FIGURE 3
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FIGURE 3. DOP regulated cellular insulin sensitivity by activating PPAR-γ (A–C) Expression levels of PPAR-γ in 3T3-L1 adipocytes, C2C12 myocytes, and primary cultured hepatocytes treated with DOP (200 μg/ml, 48 h) (D) Western blot analysis of the protein levels of PPAR-γ of 3T3-L1 adipocytes, C2C12 myocytes, and primary cultured hepatocytes treated with DOP. (E–F) Effects of GW9662 (10 μM, 24 h) on insulin-stimulated glucose uptake of 3T3-L1 adipocytes and C2C12 myocytes. Data are presented as mean ± SD. Statistical significance was calculated by two-tailed Student’s t-test. * means p < 0.05.

To validate whether DOP regulated cellular insulin sensitivity through the activation of PPAR-γ, we treated PA-induced adipocytes and myocytes with GW9662, a PPAR-γ antagonist. GW9662 is a potent and selective PPAR-γ antagonist with an IC50 of 3.3 nM, showing 10 and 1000-fold selectivity over PPARα and PPAR-δ, respectively. The chemical structure is shown in Figure 1D. The effects of DOP on 3T3-L1 adipocytes and C2C12 myocytes was abrogated by GW9662, which indicated that DOP failed to improve the insulin sensitivity if PPAR-γ was inhibited (Figures 3E,F). Taken together, these results indicated that DOP regulated cellular insulin sensitivity by activating PPAR-γ.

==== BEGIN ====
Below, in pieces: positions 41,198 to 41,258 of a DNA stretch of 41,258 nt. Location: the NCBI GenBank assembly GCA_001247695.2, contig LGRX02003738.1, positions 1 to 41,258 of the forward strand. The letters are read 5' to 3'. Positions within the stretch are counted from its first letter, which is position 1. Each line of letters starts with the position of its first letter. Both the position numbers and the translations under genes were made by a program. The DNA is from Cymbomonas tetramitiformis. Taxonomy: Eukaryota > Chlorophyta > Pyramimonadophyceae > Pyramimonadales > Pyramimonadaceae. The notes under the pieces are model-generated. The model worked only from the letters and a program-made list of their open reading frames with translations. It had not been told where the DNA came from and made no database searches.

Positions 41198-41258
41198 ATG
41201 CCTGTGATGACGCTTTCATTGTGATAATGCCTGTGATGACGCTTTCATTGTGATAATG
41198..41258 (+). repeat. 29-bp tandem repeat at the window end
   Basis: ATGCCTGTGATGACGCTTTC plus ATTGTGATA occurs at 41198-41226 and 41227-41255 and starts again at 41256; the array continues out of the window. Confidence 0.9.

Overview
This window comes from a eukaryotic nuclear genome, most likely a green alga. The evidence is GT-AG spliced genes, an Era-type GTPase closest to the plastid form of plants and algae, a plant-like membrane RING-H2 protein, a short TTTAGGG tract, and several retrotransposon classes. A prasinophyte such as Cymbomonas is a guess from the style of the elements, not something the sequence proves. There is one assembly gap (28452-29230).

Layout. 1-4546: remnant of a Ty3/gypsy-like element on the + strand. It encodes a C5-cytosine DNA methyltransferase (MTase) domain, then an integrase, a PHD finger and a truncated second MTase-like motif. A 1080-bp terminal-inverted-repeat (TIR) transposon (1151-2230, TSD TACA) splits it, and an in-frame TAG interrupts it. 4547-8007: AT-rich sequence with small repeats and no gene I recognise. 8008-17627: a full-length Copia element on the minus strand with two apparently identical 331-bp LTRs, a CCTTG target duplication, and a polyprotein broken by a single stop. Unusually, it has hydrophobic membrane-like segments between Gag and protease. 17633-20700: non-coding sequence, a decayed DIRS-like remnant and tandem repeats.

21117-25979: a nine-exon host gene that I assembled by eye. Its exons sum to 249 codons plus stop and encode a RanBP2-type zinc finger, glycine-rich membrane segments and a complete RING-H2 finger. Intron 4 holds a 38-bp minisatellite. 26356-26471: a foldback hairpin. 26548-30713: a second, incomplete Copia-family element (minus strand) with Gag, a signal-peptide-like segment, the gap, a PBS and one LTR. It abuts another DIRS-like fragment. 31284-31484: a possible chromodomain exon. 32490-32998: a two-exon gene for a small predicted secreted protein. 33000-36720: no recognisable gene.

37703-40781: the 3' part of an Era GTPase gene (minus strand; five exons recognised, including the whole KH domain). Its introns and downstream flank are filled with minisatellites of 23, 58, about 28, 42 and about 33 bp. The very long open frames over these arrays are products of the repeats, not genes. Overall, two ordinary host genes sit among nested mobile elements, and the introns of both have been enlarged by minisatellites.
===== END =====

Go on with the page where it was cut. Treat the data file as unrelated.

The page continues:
Administration of DOP Reduced the Insulin Resistance of Obese Mice

To explore the therapeutic potential of DOP on the IR of obese mice, we treated obese mice with normal saline (NS) or DOP. Notably, mice treated with DOP had lower fasting blood glucose levels and fasting serum insulin (Figures 4A,B). The HOMA-IR index was also lowered in the DOP-treated group (Figure 4C). Moreover, DOP could also suppress VAT inflammation. The levels of pro-inflammatory cytokines IL-6 and TNFα were also decreased, while the anti-inflammatory cytokines IL-10 and IL-4 were increased (Figure 4D). Furthermore, the results of the GTT and ITT revealed that glucose tolerance and clearance in mice were increased after administration of DOP (Figures 4E,F). Together, these findings suggested that administration of DOP reduced IR and adipose tissue inflammation in obese mice.